Efficiency and fidelity of protein secretion are achieved thanks to the presence of different steps, located sequentially in time and space along the secretory compartment, controlling protein folding and maturation. After entering into the endoplasmic reticulum (ER), secretory proteins attain their native structure thanks to specific chaperones and enzymes. Only correctly folded molecules are allowed by quality control (QC) mechanisms to leave the ER and proceed to downstream compartments. Proteins that cannot fold properly are instead retained in the ER to be finally destined to proteasomal degradation. Exiting from the ER requires, in most cases, the use of coated vesicles, departing at the ER exit sites, which will fuse with the Golgi compartment, thus releasing their cargoes. Protein accumulation in the ER can be caused by a too stringent QC or by ineffective transport: these situations could be deleterious for the organism, due to the loss of the secreted protein, and to the cell itself, because of abnormal increase of protein concentration in the ER. In both cases, diseases can arise. In this review, we will describe the pathophysiology of protein folding and transport between the ER and the Golgi compartment.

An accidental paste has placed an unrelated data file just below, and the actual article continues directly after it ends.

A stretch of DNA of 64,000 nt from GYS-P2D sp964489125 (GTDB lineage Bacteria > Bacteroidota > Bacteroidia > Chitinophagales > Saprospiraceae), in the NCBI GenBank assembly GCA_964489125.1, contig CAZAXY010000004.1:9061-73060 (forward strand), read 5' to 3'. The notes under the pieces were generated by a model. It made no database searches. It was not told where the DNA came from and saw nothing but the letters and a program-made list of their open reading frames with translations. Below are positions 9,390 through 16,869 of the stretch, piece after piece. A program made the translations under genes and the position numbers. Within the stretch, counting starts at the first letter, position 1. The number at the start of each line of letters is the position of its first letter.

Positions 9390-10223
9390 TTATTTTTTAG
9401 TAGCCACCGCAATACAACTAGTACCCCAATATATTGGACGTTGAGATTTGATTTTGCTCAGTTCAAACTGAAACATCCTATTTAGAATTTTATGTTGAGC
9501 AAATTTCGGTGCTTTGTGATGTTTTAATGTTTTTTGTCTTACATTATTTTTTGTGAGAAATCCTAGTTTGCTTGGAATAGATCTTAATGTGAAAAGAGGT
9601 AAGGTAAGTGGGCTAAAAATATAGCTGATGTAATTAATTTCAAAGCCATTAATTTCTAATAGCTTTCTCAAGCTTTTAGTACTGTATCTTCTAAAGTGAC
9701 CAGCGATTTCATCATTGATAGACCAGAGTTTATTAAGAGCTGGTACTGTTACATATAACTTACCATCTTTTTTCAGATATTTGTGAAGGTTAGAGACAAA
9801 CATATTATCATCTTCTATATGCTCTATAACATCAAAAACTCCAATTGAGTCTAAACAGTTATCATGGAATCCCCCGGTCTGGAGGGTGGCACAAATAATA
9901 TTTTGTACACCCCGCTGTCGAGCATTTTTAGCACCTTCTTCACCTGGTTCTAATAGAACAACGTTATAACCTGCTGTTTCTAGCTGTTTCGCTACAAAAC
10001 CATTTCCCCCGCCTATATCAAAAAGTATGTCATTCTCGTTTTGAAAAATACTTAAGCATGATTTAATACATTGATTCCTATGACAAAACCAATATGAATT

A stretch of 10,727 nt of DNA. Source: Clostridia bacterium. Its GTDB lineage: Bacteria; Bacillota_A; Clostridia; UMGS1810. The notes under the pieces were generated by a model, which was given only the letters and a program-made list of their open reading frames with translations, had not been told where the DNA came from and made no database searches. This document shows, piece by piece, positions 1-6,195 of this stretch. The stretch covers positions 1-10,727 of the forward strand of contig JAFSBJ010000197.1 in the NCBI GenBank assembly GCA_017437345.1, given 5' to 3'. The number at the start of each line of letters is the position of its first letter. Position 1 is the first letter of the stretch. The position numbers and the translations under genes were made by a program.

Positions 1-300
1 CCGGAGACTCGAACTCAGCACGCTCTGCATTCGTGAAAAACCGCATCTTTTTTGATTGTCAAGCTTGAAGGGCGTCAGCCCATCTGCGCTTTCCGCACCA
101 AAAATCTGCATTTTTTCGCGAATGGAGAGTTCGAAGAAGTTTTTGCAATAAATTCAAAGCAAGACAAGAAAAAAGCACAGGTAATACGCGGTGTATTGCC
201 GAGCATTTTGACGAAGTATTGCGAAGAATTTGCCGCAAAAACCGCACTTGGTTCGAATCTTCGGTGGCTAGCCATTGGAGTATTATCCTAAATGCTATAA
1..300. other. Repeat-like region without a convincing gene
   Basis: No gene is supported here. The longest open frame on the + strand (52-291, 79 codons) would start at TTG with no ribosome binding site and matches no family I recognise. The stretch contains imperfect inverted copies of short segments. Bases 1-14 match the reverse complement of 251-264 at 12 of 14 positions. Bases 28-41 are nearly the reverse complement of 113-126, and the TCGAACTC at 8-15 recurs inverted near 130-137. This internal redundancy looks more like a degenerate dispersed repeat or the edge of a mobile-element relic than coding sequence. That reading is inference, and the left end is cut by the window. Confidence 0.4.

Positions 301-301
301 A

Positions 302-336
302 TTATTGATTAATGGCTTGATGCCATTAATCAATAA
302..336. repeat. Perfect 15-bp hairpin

Keywords: COPII vesicles; ERGIC; endoplasmic reticulum; protein folding; traffic.